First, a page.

The San Francisco Fairmont's new general manager is an old style hotelier with an up-to-the-nanosecond mind-set on how to treat travelers. Give them everything they want even if they have to pay for it, and emblaze your brand of hospitality in their brain so they never forget you.
"Businesspeople want recognition, speed, flexibility, security, choice, comfort food, generous beverages and fine dining when they have a meeting," says Tom Klein, a GQ kind of dresser with an Aussie drawl, with three decades of hotelling under his belt.
"Actually, our business hasn't changed since the days of (celebrated 19th century Swiss hotelier) Cesar Ritz. We provide shelter, a bed and pampering services."
Today, speed is tallied in minutes. The new GM of the stone 102-year-old, 591-room hotel atop Nob Hill ( www.fairmont.com) "wants to speed up check-in from five minutes at point of arrival to three minutes."
How? Klein has staff in the "midst of updating" a guest file information to assure accuracy. Three to five days before arrival, a newly-hired guest auditor double-checks details, addresses, phone numbers, credit card numbers, personal preferences and other intelligence to shave time off check-in.
"A guest's top priority is to get into their room fast," adds Klein.
What's more, he also posts a "lobby ambassador" to roam around.
"This is nothing innovative," says Klein, "but when you have a manager approaching a guest and asking 'how can I help you?' that's aggressive hospitality and we practice it."
But does it forge a bond between hotel and customer like, say, reward points for frequent stays? Fairmont doesn't have its own point program. Their relationship and recognition-builder is the Fairmont President's Club with a no-charge membership and benefits that make it worth joining.
Here is what you get: a separate line and pre-registration, complementary shoe shine, gratis use of the fitness center (the hotel charges other guests $15 a day), and no charge for Wi-Fi Internet access that Fairmont socks other guests $14 for 24 hours. Plus, the hotel chain has deals with 20 airlines and gives 500 to 1,000 airline miles per stay depending on your loyalty.
What you don't get? A private clubroom with food in the tradition of Ritz-Carlton, Hyatt and some Sheratons. Still, I found some Fairmont President's Club prices starting at $149 a night. Currently, Fairmont's moderate rooms are fetching $339 nightly.
Klein isn't an armchair general barking orders to staffers. At 5:30 a.m. daily - he lives in the hotel - he's prowling around with a broom looking for dust, dirt and dead light bulbs. He gets cracks patched up and repainted. Over coffee, he spied some torn fabric on a floor lamp and jotted it down on those little notebooks that general managers inevitably carry.
Fairmont's writing checks to spruce up its flagship hotel. All guest rooms have been renovated with better beds, Frette linens and 37-inch flat screen TVs. The Tonga Room and Hurricane Bar, (the thunder and lightning still strikes), Fairmont's version of a Trader Vic's, got a million dollar makeover including the a la carte Pacific Island style food and drink. Tonga's main fixture, a nightly buffet, is $9.95.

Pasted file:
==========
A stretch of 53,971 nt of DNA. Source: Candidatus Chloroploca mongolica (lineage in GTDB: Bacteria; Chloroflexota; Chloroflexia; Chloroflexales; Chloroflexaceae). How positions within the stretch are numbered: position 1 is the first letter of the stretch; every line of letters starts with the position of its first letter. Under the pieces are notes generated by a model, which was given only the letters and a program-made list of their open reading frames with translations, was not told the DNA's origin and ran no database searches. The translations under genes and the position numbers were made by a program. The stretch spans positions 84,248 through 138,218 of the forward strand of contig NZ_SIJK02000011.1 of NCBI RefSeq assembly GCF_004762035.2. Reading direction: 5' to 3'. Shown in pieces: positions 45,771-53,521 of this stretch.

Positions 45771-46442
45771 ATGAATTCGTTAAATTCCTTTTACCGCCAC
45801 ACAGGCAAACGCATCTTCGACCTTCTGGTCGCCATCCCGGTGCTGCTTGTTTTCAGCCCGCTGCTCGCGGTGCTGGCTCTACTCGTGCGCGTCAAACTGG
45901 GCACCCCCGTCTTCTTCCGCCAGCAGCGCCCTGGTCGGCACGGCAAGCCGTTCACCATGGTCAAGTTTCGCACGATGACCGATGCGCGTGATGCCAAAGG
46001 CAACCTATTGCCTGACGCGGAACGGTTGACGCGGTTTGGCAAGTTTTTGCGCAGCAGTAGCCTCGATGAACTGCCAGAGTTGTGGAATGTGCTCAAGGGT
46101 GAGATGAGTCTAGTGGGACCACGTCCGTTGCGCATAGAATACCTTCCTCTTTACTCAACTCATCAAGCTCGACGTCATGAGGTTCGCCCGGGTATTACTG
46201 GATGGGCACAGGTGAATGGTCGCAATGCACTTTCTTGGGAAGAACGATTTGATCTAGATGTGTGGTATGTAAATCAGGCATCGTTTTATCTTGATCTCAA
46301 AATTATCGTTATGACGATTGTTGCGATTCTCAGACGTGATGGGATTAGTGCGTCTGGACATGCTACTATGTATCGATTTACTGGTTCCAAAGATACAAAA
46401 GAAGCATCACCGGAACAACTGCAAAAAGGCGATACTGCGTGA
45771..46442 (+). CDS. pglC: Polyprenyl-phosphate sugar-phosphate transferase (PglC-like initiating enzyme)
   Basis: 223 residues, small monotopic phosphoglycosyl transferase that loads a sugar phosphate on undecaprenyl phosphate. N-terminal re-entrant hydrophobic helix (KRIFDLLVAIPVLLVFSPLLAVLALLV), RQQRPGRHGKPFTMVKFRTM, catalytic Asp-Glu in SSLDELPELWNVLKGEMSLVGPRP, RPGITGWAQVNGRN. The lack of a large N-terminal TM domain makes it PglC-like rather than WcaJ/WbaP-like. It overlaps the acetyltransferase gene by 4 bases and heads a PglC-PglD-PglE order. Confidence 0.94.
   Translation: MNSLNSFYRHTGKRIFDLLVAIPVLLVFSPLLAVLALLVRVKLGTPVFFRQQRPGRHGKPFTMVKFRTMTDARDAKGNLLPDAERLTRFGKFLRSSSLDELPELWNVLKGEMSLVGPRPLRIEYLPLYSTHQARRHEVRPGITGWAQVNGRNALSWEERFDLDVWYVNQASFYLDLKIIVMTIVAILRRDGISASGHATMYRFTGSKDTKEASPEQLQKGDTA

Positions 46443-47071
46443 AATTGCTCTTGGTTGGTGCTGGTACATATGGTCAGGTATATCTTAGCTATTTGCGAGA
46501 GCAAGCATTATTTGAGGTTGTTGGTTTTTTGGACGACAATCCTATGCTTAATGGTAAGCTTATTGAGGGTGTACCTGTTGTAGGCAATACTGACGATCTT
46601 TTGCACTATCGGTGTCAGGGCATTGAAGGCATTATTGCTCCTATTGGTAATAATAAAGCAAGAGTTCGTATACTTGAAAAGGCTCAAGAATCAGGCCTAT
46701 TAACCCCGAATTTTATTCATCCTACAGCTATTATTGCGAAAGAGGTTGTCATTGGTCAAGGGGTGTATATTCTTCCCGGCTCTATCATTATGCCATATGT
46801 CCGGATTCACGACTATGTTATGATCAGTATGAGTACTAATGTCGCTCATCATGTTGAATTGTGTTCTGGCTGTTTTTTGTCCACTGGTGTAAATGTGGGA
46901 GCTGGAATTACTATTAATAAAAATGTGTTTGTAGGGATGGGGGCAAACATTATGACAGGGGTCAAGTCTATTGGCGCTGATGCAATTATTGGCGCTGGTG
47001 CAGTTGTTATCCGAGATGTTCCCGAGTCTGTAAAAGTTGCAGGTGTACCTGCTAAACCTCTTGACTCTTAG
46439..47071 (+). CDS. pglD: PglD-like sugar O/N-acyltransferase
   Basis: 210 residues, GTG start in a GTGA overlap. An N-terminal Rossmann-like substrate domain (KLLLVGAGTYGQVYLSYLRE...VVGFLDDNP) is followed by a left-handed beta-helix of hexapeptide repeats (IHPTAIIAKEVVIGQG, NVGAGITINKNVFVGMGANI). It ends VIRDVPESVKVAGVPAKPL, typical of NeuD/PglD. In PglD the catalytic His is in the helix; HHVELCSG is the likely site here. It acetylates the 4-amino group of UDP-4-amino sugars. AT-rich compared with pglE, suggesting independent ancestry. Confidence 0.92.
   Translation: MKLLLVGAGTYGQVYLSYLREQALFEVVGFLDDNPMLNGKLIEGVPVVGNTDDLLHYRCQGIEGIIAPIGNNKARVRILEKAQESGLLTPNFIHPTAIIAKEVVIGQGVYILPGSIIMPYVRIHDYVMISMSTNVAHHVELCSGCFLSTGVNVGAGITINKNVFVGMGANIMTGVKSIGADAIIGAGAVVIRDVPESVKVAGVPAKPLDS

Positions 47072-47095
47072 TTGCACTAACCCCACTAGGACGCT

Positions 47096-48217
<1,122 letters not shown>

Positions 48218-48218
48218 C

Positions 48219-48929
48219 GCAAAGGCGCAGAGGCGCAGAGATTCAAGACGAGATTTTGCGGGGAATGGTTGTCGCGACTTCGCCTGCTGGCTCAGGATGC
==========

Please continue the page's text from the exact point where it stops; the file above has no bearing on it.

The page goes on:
A new three-way partnership between Ghirardelli chocolate, Illy coffee and Fairmont has created Caffe Cento near the corner of California and Powell Street, casual food with an Italian theme and its own door to the sidewalk. The high-ceiling, tall-pillared, ornately-gilded Laurel Court, a bar-restaurant off the lobby is getting the next makeover. Currently, it's home to plenty of business travelers, but AC plugs are scarce so juice up your batteries.
And not to be outdone by the newer, hipper hotels, Fairmont has gone green - collaborated with Lexus and produced an "eco chic" Hybrid Living Suite. Rate: $869 a night and it includes a Lexus. Clever idea - no charge to any guest who parks a hybrid car in the downstairs lot where the overnight tariff is a stiff $50.
Klein, who's also regional vice president for Fairmont Hotels and Resorts, came out of Hyatt Hotels "cutting edge" general managers factory of the late 70s, early 80s. Hyatt was a magnet for fiercely competitive hotel lords on the fast track, letting its best and brightest become gods with unrivaled power.
In a business plagued with egos, Klein generously salutes Hyatt co-workers who became competitors.
Horst Schultze, who went on to build Ritz-Carlton's reputation and cachet as its president, "truly understood service. He knew guests, employees and how to mix them to exceed their expectations. Stan Bromley, a terrific hotelier, who knows the classic hospitality traditions, went on to make his mark as a legendary general manager."
Besides Hyatt, Klein has run hotels or held senior posts for Raffles, Swissotel, Ritz Carlton (in Sydney), Movenpick Hotels in Africa, the Palace in Sun City, South Africa, and other hotels and resorts from Africa to Australia.
"You must hit all the senses so we put pecan pastries in restaurants for the aroma," says Klein. "A hotel must be spotlessly clean and fresh so we use fresh flowers everywhere.
"We're in the theatre business with a 'show' 24/7 so we make sure our actors are happy and our dressing room is inviting."
Translated: The staff dining room is getting a major modernization.
Every four to six weeks, Klein takes 20 employees into a meeting room and talks about problems.
"Within 48 hours, we get a solution to every problem," Klein claims.
Chris Barnett writes on business travel strategies that save time, money and hassle.
© Copley News Service